I say this not as a guilt trip. I’m just saying it like I see it. When you have a more varied diet of abiding in Jesus, you can grow more as a disciple. And just like what I eat over the course of a week or two isn’t the same as what you do, we don’t have to try to match each other or outdo each other- just know that we benefit from abiding in jesus and taking him in in different forms.
Nadia Bolz Weber, a Lutheran pastor, mentions how we like to say that all are welcome to the table, and you are, everyone is welcome to participate who desires to do so, just like everyone there in that secluded place where Jesus was teaching, was welcome to the baskets of bread that started circulating. But sometimes we don’t want to include all of you, all of me, in this welcome. We want to keep hidden from Jesus The parts of us we are ashamed of, how we yelled at our spouse or sibling this week, how we cut someone off in traffic, how we- or has a “problem with lying, or hates our body. That part within us that suffers from depression and can’t admit it, or is too fearful to give our money away, or is riddled with shame, or cheats on taxes. All these parts of us we wish Jesus had the good sense to not welcome to his table are invited to taste and see that the Lord is good."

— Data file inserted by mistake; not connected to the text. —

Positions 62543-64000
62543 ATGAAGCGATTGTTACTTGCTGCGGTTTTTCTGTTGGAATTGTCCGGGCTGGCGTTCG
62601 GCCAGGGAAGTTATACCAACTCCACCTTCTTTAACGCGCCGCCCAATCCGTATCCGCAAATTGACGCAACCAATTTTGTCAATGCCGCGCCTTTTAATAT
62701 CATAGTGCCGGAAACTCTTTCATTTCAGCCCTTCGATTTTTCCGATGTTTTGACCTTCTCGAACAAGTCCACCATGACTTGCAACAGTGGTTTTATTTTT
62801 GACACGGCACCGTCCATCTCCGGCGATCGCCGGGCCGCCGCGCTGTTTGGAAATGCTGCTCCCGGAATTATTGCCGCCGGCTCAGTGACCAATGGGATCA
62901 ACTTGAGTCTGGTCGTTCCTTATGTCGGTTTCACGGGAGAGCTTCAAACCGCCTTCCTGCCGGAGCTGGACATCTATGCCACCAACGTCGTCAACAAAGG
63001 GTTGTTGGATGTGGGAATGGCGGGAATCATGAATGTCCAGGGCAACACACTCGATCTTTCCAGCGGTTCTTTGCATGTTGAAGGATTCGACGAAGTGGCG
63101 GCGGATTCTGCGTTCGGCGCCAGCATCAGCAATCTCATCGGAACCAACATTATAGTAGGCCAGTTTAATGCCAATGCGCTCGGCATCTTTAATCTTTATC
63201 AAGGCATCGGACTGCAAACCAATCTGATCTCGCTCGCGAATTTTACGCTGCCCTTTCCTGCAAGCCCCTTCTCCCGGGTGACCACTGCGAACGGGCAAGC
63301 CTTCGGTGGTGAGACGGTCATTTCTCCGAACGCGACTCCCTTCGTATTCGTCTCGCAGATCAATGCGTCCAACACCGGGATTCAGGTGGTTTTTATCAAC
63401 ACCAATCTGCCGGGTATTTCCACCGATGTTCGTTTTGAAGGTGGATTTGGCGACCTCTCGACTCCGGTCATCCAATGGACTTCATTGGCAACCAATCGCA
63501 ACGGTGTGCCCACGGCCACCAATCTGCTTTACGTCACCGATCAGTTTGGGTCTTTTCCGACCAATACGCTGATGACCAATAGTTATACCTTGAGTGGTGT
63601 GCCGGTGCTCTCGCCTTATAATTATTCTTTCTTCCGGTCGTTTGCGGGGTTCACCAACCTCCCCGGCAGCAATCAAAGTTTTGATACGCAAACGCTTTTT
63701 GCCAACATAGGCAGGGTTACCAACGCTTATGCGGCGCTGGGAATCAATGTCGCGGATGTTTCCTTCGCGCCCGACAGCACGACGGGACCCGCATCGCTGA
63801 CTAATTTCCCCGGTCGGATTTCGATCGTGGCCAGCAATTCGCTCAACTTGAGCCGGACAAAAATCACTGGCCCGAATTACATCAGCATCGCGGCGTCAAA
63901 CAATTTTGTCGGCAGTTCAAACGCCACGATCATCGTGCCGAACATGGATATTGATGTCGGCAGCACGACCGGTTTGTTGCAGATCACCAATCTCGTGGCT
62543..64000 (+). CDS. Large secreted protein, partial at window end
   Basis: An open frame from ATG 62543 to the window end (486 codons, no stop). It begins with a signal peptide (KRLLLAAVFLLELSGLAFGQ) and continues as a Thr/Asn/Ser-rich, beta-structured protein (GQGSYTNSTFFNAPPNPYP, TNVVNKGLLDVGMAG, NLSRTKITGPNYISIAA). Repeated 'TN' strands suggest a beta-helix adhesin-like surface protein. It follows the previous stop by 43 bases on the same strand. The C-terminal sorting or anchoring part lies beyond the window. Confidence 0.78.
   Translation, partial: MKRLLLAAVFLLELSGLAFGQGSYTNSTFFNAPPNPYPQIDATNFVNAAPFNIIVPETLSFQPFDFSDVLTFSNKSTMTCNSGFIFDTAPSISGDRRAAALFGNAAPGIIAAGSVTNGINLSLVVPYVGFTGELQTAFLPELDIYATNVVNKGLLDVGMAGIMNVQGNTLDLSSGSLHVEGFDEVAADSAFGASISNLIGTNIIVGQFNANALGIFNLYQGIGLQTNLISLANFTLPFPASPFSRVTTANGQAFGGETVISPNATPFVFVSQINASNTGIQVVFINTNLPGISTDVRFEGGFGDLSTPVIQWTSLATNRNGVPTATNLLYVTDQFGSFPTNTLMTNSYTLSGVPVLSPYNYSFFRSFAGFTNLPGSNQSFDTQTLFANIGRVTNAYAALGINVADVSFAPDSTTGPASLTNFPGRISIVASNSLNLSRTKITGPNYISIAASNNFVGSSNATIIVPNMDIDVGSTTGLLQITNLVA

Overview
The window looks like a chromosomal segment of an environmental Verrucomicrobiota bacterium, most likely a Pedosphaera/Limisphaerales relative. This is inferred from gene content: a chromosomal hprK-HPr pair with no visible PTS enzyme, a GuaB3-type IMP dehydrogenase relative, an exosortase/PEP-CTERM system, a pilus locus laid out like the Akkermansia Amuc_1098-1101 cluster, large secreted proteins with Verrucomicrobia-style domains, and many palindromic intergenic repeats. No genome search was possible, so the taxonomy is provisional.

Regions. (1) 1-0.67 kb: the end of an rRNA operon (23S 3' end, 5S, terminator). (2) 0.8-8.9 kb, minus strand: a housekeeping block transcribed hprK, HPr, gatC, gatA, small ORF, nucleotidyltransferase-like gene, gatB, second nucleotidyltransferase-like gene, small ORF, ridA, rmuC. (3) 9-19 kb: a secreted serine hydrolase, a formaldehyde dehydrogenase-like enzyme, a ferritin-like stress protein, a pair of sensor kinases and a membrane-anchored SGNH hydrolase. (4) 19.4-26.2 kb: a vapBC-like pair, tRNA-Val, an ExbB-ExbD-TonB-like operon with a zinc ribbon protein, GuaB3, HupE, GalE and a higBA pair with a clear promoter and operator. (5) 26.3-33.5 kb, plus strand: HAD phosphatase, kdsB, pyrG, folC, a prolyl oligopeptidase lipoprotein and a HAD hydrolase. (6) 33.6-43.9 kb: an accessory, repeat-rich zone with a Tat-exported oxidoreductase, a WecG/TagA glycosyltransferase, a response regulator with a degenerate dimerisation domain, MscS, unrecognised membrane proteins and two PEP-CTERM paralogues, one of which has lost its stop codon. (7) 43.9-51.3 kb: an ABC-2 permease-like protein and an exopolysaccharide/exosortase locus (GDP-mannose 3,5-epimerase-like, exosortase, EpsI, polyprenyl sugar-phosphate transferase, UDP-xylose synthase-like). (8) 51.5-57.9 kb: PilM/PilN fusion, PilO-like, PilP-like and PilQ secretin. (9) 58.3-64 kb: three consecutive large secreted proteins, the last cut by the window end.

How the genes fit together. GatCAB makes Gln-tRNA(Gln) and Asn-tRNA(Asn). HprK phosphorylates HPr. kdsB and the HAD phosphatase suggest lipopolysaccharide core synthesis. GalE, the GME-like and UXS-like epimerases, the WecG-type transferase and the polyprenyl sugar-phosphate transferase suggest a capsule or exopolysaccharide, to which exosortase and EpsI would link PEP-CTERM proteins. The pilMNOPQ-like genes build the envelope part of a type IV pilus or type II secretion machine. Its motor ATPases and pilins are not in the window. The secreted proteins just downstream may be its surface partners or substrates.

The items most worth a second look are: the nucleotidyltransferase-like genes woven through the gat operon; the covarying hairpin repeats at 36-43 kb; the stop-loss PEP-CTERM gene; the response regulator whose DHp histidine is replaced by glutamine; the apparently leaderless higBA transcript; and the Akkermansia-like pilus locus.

What if we brought those parts of ourselves to the table, invited Jesus to inhabit those places of ourselves we would rather hide?
This is a whole life, and not just individual, a whole community life thing, Jesus is doing. So we bring our whole selves to receive and be inundated with this grace that never quits, never gives up on us. And we do it as we share with one another. We do it in holy communion, in the other ways that we abide in Jesus.
In many ways Holy communion is both an awesome way to abide in jesus, and illustrates all the ways Jesus abides in us. Jesus gathers people around, gives thanks to God, shares the food, points out that he is doing this with his very life as well as with the literal food. Giving himself away for others to receive from God. And every time we celebrate Holy Communion, we act this out.